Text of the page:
Potential Non-invasive Blood Test for Cancer Diagnosis

The Sussex Cancer Fund is delighted to be highlighting an exciting project, which will ultimately help the development of a non-invasive blood test for diagnosing cancer and personalising therapies. 

The project

The project is headed by Professor Georgios Giamas, Professor of Cancer Cell Signalling & Head of Department for Biochemistry and Biomedicine at the University of Sussex – School of Life Sciences.


The project’s aim is to create a liquid biopsy using a patient’s blood sample to easily test for the existence of markers that can signal the presence of cancer. The potential impact of developing a liquid biopsy to spot deep tissue cancers is truly exciting.

Rather than taking a piece of the tissue in question, liquid biopsies allow doctors to take a small sample of blood and test for a range of biomarkers that can help identify the subtype of tumour present. As well as being less invasive for patients, this technique holds the promise of earlier diagnosis, something that is invaluable for those with an aggressive tumour that severely cuts life expectancy and is often diagnosed late in the disease process when symptoms become advanced. In addition, taking blood for a liquid biopsy would be much more cost-effective than a tissue biopsy, which requires a surgical procedure.

You can read more here:

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Medical Xpress: Aggressive brain tumor could be diagnosed with simple blood test in future

How will it work?

The complex interactions between cancer cells and their surrounding micro-environment are amongst the parameters that make cancer treatment challenging. Extracellular vesicles are known to facilitate intercellular communication in diverse cellular processes such as immune responses and coagulation. Extracellular vesicles (EVs) represent one of the means of such tight intercellular communication. There has been a lot of interest in EVs for their potential roles in various normal and pathological conditions, while methods for their detection, concentration, and analysis have substantially improved the last 5 years. EVs have gained an increased interest in the last decade as potential biomarker candidates for diagnosis, disease recurrence, and monitoring response to treatment in cancer patients.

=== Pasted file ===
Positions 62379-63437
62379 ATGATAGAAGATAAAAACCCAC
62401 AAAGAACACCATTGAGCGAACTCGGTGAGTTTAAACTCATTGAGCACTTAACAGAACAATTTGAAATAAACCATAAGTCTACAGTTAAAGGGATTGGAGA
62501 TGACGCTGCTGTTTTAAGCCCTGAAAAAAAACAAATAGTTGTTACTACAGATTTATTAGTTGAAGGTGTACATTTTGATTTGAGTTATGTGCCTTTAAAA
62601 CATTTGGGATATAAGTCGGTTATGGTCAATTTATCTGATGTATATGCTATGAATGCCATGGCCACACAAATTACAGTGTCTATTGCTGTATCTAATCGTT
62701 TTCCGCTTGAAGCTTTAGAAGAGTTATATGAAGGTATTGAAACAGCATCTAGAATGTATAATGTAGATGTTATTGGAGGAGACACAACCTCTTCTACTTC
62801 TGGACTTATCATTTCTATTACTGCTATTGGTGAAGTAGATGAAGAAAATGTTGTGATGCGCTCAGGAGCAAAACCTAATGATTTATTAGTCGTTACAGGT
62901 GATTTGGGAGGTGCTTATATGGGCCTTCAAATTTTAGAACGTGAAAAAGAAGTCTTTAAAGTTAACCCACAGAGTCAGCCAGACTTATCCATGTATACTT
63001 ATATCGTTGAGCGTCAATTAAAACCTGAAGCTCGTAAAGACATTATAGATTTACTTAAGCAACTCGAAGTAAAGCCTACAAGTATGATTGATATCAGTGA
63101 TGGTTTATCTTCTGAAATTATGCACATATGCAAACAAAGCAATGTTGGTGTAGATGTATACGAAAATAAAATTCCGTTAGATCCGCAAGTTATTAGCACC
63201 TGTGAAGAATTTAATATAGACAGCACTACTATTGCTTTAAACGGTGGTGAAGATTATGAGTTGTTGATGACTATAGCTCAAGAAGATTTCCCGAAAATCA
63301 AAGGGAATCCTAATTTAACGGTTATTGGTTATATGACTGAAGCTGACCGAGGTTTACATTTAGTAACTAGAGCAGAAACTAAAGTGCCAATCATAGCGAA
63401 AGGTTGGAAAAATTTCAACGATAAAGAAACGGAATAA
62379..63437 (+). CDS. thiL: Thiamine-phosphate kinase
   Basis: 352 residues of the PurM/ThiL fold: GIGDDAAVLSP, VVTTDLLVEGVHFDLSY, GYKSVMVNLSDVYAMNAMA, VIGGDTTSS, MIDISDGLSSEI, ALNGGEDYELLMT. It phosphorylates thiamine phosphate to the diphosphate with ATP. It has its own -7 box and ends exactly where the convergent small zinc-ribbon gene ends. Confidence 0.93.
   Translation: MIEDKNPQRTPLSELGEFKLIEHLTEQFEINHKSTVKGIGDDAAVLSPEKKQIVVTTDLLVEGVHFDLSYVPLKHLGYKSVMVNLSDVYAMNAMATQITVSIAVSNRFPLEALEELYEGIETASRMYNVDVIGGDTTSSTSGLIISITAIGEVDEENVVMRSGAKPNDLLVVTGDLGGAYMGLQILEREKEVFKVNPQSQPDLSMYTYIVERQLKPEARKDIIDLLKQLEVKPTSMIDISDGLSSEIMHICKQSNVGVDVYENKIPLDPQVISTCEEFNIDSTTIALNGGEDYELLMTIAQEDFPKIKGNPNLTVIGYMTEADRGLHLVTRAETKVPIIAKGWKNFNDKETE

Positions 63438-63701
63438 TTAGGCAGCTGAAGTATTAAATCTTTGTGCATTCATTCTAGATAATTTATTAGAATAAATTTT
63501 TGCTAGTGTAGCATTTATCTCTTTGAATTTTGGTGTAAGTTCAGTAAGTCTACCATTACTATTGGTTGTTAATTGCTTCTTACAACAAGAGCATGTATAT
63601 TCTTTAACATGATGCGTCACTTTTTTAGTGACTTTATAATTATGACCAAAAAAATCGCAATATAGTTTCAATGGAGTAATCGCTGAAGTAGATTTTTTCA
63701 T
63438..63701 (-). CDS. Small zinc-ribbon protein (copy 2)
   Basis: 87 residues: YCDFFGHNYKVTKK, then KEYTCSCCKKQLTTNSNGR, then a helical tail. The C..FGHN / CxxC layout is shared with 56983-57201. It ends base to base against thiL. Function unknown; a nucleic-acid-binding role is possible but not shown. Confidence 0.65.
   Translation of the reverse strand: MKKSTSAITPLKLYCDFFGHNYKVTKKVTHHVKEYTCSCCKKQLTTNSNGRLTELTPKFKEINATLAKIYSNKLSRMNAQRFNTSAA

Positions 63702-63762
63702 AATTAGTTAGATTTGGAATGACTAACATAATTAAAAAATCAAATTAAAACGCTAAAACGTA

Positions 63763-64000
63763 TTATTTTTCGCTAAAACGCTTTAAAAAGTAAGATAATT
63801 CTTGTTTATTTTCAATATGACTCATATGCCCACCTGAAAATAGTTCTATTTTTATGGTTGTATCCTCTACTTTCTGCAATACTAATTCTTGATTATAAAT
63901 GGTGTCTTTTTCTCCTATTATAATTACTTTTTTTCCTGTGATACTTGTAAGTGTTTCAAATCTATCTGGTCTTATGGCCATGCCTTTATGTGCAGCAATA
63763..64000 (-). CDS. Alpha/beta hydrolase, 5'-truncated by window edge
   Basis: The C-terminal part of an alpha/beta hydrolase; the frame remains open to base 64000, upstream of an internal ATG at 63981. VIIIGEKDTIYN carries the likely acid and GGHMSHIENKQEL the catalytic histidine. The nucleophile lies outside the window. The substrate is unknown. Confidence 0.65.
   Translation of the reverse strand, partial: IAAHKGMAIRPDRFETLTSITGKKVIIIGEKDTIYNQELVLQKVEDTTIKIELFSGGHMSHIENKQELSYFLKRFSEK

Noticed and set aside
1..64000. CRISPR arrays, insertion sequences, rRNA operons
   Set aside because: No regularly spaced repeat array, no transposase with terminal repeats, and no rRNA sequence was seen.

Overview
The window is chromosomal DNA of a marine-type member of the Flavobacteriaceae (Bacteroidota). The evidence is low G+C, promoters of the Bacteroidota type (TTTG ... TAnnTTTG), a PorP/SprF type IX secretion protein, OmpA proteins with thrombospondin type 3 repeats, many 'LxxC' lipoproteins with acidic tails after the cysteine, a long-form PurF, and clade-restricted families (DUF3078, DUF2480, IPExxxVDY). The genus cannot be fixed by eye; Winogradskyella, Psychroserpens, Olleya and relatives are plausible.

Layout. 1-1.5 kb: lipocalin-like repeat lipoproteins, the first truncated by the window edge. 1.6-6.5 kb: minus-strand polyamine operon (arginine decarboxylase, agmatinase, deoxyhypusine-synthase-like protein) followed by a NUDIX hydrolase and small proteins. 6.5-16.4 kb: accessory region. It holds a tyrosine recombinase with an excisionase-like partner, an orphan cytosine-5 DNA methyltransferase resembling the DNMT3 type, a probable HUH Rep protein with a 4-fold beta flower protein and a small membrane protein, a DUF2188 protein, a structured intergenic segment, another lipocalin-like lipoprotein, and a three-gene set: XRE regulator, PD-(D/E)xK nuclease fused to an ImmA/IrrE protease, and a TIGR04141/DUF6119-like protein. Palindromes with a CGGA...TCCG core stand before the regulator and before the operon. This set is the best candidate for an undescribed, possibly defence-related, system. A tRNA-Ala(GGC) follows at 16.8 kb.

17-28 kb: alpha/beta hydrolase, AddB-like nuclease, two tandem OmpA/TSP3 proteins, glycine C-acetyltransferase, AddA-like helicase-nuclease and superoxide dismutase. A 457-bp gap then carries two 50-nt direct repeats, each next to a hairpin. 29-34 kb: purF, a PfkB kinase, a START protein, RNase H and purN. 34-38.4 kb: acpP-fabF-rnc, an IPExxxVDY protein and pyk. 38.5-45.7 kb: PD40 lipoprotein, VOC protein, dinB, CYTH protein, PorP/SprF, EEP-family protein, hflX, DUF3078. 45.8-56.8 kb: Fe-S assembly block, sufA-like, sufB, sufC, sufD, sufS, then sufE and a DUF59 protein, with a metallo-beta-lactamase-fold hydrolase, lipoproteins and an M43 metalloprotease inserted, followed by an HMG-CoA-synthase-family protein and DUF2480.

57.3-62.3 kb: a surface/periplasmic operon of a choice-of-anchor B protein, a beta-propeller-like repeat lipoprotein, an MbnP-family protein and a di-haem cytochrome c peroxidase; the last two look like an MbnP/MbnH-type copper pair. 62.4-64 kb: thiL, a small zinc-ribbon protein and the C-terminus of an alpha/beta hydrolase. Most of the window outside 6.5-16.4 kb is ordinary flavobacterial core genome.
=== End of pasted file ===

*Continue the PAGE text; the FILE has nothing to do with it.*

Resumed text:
What Do They Need To Carry Out This Research?


In order to pursue this project, the research team need a specialist piece of equipment to identify EVs. They have chosen the Exoview R100 as their preferred tool. The equipment costs around £90k but they are delighted to have secured some match funding which means they need to raise about £40k of additional funds to pursue this project.

The Exoview R100 instrument, thanks to its core technology based on antigen-specific capturing of EVs via a microarray chip functionalized with antibodies, limits the required volume of sample to be analysed (eg. blood, plasma, saliva, urine, cell culture media, etc…). Moreover, no purification of samples (including blood plasma) is required, meaning that Exoview R100 can analyse unprocessed samples without the need for pre-purification. This circumvents all the laborious, time-consuming, and biased isolation and centrifugation steps and in addition, it improves time and investment costs that are associated with typical EV workflows. Finally, it is worth mentioning that all the steps are fully automated (including the final analysis and data acquisition), guaranteeing accurate, reliable, and reproducible results.
In summary, the ability to measure EVs in an antigen-specific way is critically important for fundamental EV research as well as for rare event detection in diagnostic (aid diagnosis) and therapeutic applications (treatments). Disease-specific EVs may be present at low concentrations in plasma relative to other circulating EVs and contaminants. The ability to measure specific EVs without purification or bias from other EV populations provides the means to more effectively study these rare events.


The team are in the early stages of this ground-breaking research which could ultimately lead to a non-invasive blood test to identify cancer cells in patients, potentially leading to earlier diagnosis and saving lives.

If you would like to contribute to this project and help buy the necessary equipment please use the donate button below:

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